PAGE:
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Quotation of the Day…

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… is from page 408 of Albert Venn Dicey’s great 1905 volume, Lectures on the Relation Between Law & Public Opinion in England During the Nineteenth Century [2]:

The demand for peace abroad and economy at home stood in very close connection with the passion for individual freedom of action which was a leading characteristic of Benthamite liberalism.  Peace ought to mean light, and war certainly does mean heavy taxation….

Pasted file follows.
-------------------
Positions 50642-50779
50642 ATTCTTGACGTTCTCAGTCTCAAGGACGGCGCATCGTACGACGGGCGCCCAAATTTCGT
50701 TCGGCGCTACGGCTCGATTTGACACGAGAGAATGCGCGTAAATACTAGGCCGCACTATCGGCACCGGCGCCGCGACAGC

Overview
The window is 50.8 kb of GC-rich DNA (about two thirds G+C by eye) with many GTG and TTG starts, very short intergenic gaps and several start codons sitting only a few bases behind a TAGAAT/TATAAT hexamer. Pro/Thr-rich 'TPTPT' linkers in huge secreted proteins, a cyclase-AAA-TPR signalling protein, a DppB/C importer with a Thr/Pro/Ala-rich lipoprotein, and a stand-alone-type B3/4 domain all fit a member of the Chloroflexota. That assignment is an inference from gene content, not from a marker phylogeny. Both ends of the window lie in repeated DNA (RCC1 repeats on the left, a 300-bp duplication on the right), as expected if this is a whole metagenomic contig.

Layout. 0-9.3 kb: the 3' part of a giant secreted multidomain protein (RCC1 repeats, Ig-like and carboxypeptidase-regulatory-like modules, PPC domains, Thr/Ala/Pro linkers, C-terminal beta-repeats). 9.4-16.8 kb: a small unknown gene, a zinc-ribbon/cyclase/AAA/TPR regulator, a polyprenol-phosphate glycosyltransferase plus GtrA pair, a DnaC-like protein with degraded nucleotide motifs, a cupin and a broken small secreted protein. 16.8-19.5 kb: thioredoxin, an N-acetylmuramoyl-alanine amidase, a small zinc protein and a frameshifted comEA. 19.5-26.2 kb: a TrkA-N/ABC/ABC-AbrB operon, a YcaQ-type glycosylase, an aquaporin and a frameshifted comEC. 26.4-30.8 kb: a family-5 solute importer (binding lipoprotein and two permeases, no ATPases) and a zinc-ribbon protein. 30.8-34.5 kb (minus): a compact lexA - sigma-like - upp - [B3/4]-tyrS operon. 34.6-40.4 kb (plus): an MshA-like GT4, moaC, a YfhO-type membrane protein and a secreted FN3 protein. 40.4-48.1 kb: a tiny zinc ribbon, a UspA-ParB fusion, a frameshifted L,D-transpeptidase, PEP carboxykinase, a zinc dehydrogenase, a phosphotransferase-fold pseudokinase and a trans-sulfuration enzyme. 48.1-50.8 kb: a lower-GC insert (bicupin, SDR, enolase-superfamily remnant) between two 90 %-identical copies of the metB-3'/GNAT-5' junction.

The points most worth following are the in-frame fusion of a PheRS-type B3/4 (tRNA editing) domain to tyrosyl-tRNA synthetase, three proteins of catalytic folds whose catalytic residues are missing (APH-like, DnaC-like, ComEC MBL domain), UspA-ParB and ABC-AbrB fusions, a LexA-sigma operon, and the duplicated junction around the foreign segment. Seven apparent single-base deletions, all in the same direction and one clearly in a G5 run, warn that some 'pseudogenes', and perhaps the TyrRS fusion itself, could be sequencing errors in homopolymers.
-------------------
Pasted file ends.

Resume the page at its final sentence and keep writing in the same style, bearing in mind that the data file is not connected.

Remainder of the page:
Modern American conservatives who support vigorous U.S. military and diplomatic interventions abroad while calling for lower taxes and fewer economic interventions at home are unrealistic.  One can, it is true, imagine a government that spends so few resources intervening into the economy at home that the sizable amounts of resources that it consumes with its interventions into societies abroad result in a tax burden lower than that which Americans today bear.  But such an image is akin to a flying horse: given human nature and the nature of politics, it’s unrealistic.  Just as no horse will spring wings that enable it to fly, no government with the authority and power to commandeer whatever resources it claims to require to successfully meddle abroad will spring restraints that prevent that same government from meddling in domestic economic matters.  Power simply cannot be so neatly confined.

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